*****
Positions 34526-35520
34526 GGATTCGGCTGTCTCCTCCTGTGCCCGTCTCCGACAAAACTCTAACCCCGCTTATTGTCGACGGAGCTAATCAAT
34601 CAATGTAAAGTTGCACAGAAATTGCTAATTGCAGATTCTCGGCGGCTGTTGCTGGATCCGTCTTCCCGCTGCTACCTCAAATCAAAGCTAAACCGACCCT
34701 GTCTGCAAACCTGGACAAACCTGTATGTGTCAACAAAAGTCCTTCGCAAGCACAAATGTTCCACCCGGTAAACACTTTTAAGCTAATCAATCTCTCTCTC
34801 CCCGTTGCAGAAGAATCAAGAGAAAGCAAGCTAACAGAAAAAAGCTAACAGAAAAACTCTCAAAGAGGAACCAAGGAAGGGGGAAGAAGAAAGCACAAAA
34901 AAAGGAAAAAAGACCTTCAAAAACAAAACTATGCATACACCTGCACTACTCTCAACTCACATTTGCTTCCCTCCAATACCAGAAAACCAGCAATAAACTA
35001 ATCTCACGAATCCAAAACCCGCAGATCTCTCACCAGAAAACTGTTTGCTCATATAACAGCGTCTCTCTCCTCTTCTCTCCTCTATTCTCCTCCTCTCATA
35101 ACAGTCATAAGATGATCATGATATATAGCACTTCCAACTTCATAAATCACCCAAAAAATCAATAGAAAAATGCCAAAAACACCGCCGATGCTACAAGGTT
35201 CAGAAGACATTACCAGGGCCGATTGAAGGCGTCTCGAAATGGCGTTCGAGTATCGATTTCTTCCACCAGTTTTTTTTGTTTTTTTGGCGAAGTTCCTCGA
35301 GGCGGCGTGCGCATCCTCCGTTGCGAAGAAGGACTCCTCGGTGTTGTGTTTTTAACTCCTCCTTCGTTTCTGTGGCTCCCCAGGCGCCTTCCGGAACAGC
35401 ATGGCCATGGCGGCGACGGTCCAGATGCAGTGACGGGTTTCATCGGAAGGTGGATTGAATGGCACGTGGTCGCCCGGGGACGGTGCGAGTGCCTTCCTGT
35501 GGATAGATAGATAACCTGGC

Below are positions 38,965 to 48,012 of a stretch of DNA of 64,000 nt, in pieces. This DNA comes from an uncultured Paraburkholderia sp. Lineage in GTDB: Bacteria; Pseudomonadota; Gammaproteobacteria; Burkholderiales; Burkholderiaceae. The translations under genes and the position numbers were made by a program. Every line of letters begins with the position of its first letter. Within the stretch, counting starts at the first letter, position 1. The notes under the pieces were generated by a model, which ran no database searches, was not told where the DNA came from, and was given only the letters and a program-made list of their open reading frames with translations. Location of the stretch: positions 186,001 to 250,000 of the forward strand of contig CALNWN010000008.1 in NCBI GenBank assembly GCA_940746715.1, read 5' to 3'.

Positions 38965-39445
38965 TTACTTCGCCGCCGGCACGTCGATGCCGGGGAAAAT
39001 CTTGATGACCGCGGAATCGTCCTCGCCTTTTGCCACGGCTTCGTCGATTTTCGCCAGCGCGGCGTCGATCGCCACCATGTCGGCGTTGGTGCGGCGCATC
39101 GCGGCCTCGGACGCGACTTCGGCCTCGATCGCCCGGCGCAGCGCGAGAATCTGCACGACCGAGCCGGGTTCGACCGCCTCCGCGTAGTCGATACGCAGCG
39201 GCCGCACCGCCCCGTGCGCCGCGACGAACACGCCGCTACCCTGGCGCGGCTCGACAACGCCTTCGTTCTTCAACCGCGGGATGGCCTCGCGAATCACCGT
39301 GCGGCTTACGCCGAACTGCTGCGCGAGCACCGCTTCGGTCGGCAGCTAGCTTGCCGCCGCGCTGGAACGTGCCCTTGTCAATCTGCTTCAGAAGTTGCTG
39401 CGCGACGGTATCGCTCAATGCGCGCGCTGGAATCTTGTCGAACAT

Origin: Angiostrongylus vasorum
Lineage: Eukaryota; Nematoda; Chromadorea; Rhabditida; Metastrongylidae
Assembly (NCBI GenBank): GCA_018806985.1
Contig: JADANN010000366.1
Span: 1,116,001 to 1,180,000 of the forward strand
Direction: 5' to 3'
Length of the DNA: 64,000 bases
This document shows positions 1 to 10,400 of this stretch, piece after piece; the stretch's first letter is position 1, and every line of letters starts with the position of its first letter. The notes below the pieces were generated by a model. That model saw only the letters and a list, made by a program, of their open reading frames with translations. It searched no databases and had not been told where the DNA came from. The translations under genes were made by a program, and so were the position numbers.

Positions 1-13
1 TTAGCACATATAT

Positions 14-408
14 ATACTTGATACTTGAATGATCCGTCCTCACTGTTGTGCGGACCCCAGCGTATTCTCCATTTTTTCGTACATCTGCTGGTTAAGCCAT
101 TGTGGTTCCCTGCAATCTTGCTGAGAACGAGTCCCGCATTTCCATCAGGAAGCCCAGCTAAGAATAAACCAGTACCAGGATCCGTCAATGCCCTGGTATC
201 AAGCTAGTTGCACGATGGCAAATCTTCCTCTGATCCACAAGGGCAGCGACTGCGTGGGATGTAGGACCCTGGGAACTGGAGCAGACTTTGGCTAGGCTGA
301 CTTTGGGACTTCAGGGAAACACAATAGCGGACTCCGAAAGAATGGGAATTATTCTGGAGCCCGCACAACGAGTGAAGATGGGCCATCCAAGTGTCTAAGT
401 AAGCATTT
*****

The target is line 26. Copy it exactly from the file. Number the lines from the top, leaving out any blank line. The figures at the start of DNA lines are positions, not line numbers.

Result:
Direction: 5' to 3'